In a lot of animal species, the story is the same: mom and dad meet, mom lays eggs or gives birth, and dad goes off to find a new mate or look after himself, while mom takes care of the young. Of course, this isn’t the case for all species; some parents don’t look after their young at all, while in others both parents diligently care for their children. And in some species, like the midwife toad, the males take on the responsibility of raising the young all on their own.

There are five species of midwife toad (all of which are actually frogs), in the genus Alytes. They are found in western Europe and northern Africa. They are nocturnal, hiding under objects such as stones and logs or in burrows during the day. To avoid the cold of winter, these frogs burrow underground and hibernate until the nasty months of cold have passed. Midwife toads are mostly terrestrial, heading to water for breeding purposes only.

An Iberian midwife toad. Image by Benny Trapp, CC BY 3.0, via Wikimedia Commons

Midwife toads range in size from 3.5 to 5.5 cm, depending on species and gender, with males being smaller than females. Colouration also varies, from brown to quite pale. They are covered in fun reddish warts that make the frogs look nice and bumpy. Midwife toads don’t have highly webbed toes, as they don’t spend a lot of time in the water.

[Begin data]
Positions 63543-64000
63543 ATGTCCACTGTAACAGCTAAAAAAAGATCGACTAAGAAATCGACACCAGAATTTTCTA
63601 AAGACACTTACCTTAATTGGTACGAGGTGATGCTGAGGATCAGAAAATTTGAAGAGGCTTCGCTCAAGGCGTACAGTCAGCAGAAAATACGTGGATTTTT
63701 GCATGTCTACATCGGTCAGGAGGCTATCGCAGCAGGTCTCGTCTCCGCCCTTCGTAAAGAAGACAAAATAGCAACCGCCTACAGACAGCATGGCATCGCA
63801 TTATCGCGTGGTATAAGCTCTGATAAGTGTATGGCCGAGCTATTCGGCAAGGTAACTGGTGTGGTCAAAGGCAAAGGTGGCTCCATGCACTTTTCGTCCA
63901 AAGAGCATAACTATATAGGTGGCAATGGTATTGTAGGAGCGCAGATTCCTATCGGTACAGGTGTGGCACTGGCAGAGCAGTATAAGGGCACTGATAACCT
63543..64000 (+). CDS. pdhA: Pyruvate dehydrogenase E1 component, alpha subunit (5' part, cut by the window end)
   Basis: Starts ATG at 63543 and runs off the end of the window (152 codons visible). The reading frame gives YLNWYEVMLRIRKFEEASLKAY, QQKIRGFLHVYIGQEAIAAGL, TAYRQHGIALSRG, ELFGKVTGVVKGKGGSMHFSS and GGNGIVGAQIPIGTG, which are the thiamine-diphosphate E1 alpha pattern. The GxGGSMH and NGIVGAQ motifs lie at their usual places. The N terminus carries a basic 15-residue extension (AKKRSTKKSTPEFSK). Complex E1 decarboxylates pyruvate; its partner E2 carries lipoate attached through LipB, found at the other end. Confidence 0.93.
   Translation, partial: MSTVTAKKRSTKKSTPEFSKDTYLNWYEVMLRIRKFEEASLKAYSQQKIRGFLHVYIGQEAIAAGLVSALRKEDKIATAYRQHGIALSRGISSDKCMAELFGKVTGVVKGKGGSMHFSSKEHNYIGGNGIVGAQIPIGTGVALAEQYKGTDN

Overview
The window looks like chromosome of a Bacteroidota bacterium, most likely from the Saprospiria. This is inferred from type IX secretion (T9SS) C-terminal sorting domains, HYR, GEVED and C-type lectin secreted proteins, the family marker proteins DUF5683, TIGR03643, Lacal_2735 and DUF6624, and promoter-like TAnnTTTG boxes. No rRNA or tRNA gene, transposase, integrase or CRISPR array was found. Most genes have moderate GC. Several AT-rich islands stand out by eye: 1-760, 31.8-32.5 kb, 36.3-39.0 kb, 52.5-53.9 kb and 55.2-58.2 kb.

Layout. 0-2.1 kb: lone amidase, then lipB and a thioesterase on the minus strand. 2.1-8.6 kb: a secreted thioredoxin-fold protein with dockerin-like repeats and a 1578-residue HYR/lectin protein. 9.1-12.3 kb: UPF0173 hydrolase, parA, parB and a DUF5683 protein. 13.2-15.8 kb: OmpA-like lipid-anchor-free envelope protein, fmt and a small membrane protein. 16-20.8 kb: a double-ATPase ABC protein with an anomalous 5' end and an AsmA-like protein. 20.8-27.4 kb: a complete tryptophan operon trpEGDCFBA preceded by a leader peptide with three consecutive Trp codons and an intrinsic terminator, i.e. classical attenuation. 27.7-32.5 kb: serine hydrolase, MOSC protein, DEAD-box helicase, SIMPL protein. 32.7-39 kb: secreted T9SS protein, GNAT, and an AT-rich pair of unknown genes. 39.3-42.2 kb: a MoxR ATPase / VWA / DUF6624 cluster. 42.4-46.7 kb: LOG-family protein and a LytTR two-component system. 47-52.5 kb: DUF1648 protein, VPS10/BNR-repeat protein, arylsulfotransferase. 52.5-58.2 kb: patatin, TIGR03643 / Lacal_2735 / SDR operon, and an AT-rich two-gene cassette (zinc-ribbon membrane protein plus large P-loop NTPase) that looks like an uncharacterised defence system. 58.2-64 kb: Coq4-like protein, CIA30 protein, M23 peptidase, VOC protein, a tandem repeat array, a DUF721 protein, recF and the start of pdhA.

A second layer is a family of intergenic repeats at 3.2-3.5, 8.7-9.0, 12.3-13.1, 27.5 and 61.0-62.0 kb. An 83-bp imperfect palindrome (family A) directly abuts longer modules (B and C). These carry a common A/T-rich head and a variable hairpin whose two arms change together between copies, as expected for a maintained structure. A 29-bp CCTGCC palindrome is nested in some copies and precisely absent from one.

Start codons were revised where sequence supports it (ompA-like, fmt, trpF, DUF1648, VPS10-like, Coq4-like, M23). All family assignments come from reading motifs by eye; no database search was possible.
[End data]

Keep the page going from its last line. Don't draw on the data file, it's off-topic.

Midwife toads come out of their hidey-holes at dusk to feed, hunting small arthropods such as beetles, caterpillars, spiders and lots of other squirmy fun things. Though they are small frogs, midwife toads don’t have to worry too much about predators, as their warts secrete a nasty toxin that can kill most potential predators.

Breeding season in midwife toads can be anywhere from March to August, depending on where the frogs live. Males spend their nights calling to attract females, who call back if they are pleased with their songs. The two then come together, and the male stimulates the female to lay by stroking her cloaca with his toes. She then lays an egg mass, which the male fertilizes and then wraps around his ankles.

A male midwife toad with eggs on his back. Image by Christian Fischer, CC BY-SA 3.0, via Wikimedia Commons

It is this behaviour that gives the midwife toad its common name. Males carry the eggs on their backs until they hatch, in three to six weeks. They keep the eggs moist by staying hidden in moist burrows, and taking refreshing baths if the eggs get too dry. When the eggs are ready to hatch the male brings them to a nearby body of water, where the  tadpoles stay until they develop into frogs.

Dedication to one’s young is always nice to see, whether it’s from the male parent, female parent, or both. But it’s especially nice to see some species where the males take on the burden of parenthood, simply for diversity’s sake. So kudos to you, midwife toad.

Cover image by Laurent Lebois, CC BY 2.0, via Wikimedia Commons